Almost $50 million of Provincial Growth Fund (PGF) money has been allocated for more than 100 business and feasibility studies nationwide.
And, according to information provided by the Provincial Development Unit – the Government entity which dishes out the $3 billion pot – just 10 per cent of what has been promised by the Government has actually been passed on to businesses.
Regional Economic Development Minister Shane Jones has defended the $50m spend on the business cases and studies.
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He said it would not be a good use of taxpayers' money to allocate millions of dollars of funding to projects that had not undergone the necessary viability work.
National's economic development spokesman Chris Bishop said although this was great news for contractors in Wellington who write glossy reports, it's not great news for the actual regions that are crying out for solid economic policy.
Since the PGF was started in 2017, $47.5m has been allocated to fund 114 viability studies.
For example, almost $100,000 was given to Whanganui Port for a feasibility study into a potential geotechnical project and almost $1 million was earmarked for looking into an "Inner-City Development" project in Invercargill.
A spokeswoman for Jones – who is overseas – said although feasibility studies were important, from now on ministers want to see a focus on projects which are investment-ready.
"We're no longer seeking applications for business cases or feasibility studies unless they comprise a core part of a project that we can be sure will eventuate," he said.
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He added most feasibility studies were tracking to their contracts and there were a few applicants with whom officials were working to negotiate variations to their contracts.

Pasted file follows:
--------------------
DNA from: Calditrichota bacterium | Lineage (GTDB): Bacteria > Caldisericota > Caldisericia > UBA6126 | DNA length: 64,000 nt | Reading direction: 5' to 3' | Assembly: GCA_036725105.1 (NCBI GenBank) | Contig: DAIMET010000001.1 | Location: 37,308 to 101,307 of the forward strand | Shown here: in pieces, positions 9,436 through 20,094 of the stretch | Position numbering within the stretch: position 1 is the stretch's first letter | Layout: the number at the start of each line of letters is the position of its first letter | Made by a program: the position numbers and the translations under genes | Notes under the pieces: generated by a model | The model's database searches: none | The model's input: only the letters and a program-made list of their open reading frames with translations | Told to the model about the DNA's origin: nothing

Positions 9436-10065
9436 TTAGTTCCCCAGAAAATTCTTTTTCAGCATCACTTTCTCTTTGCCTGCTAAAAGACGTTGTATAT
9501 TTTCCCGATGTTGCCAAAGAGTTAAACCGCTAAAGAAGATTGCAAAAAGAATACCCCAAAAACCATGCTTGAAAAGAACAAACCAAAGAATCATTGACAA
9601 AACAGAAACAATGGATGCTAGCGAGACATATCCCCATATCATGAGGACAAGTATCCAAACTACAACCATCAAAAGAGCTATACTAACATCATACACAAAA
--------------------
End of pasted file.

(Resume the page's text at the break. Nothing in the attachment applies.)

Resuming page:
But he warned anyone involved in a feasibility study that was dragging on – because of poor performance from consultants or internal problems – should get their act together.
"[For] the remaining feasibility studies my encouragement to the people undertaking that work, if you want to be in the line of contenders prior to the next election, then push the speed button.
"If not, then take your chances that a future government will look kindly upon this kind of fiscal initiative, but the prospects of that happening are totally in the lap of the electoral gods," he said.
Of the $47.5m that has been allocated, $17.6m has actually been paid out.
When it comes to the overall PGF allocation, of the $2.46b the Government has earmarked to date, just $274m has actually been spent.
Bishop said if Jones paid as much attention to the competent delivery of useful projects as he did to PR and big announcements with hats and hi-vis vests, the regions would see more progress.
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"Shane Jones likes to say 'kōrero is cheap but money is real', it's clear he's all kōrero and no cash."
Bishop said if the Government wanted good bang for buck, it should be spending the PGF on infrastructure projects the regions need.
"Jones is very quick to make the big announcements, but as the regions are discovering the cash is very slow to actually flow."